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Blood Tests Can Help Physicians Correctly Diagnose Alzheimer's In Low-Resource Environments

By LabMedica International staff writers
Posted on 25 Apr 2023
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A set of blood tests used in combination with memory tests can correctly diagnose Alzheimer’s (Photo courtesy of Freepik)
A set of blood tests used in combination with memory tests can correctly diagnose Alzheimer’s (Photo courtesy of Freepik)

In low-resource communities, which are home to 58% of the global dementia population, there is often a shortage of specialists capable of diagnosing Alzheimer's disease or access to brain imaging equipment for confirmation. Although spinal fluid biomarkers can confirm a diagnosis, patients might be hesitant to undergo a lumbar puncture to extract cerebrospinal fluid. Recently, blood-based biomarkers have emerged as a viable alternative, performing nearly as well as spinal fluid biomarkers in identifying Alzheimer's disease. However, limited research has been conducted in low-resource settings to evaluate the accuracy of these blood tests for diagnosing Alzheimer's disease. Now, neurologists are investigating a combination of blood tests and memory assessments to enhance diagnostic accuracy in these environments.

In a collaborative study between Columbia University (New York, NY, USA) and local physicians, 746 older adults (average age of 71) were recruited from the Dominican Republic and the Dominican community in northern Manhattan. Participants underwent extensive neurological and cognitive evaluations, with a panel of Columbia neurologists specializing in Alzheimer's diagnosis analyzing the results to determine if participants had Alzheimer's, other forms of dementia, or normal cognitive aging. Blood samples were collected to measure Alzheimer's blood-based biomarkers. Just over 20% of participants were clinically diagnosed with Alzheimer's, and their blood tests revealed elevated levels of Alzheimer's biomarkers, including phosphorylated tau, neurofilament light chain, and glial fibrillary acidic protein.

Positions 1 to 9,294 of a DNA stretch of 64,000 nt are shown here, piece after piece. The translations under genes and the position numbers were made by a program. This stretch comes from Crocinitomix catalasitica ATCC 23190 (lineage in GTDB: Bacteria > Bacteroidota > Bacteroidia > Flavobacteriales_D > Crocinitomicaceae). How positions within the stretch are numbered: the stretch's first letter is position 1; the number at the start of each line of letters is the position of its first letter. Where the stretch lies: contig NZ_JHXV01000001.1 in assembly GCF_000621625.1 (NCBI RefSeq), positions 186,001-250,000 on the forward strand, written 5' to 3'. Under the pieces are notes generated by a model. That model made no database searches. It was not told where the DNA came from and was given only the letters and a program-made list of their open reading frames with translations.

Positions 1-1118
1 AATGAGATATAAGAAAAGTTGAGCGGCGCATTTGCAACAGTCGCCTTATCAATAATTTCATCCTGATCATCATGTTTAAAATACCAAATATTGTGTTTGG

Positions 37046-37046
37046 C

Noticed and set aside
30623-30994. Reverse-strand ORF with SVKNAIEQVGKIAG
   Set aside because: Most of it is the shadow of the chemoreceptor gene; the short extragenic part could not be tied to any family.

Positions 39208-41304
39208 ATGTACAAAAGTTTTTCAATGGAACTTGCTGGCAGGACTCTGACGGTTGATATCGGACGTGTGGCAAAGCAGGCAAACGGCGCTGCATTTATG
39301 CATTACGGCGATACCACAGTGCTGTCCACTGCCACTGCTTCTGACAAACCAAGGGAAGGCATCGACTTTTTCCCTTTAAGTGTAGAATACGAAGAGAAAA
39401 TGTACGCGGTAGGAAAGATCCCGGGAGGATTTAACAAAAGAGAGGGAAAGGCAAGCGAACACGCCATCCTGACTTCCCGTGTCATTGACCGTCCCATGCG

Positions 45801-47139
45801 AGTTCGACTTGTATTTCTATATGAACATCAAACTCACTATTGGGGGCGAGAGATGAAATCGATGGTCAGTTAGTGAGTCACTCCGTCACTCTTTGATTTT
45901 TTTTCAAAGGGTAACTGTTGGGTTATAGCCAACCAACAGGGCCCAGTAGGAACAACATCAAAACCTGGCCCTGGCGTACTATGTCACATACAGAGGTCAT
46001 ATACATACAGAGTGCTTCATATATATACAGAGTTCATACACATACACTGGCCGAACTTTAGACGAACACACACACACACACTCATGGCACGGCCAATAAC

Interestingly, the blood-based tests also appeared to detect early biological signs of Alzheimer's before symptoms manifest. Approximately 20% of participants who were not diagnosed with Alzheimer's based on memory and cognitive assessments displayed elevated levels of the aforementioned biomarkers in their blood. This suggests that blood tests may be a sensitive indicator of preclinical Alzheimer's disease, potentially benefiting early intervention efforts as preventive strategies become more readily available. Further research is needed to determine the clinical applications of blood-based biomarker tests, as they are not currently available outside of research studies.

“Alzheimer’s disease is one form of dementia and as more treatments emerge, developing an accurate blood test will be essential in finding people who will benefit from treatment, particularly those who lack access to more advanced diagnostic tools,” said Richard Mayeux, MD, chair of the Department of Neurology at Columbia University Vagelos College of Physicians and Surgeons and one of the study’s senior authors.

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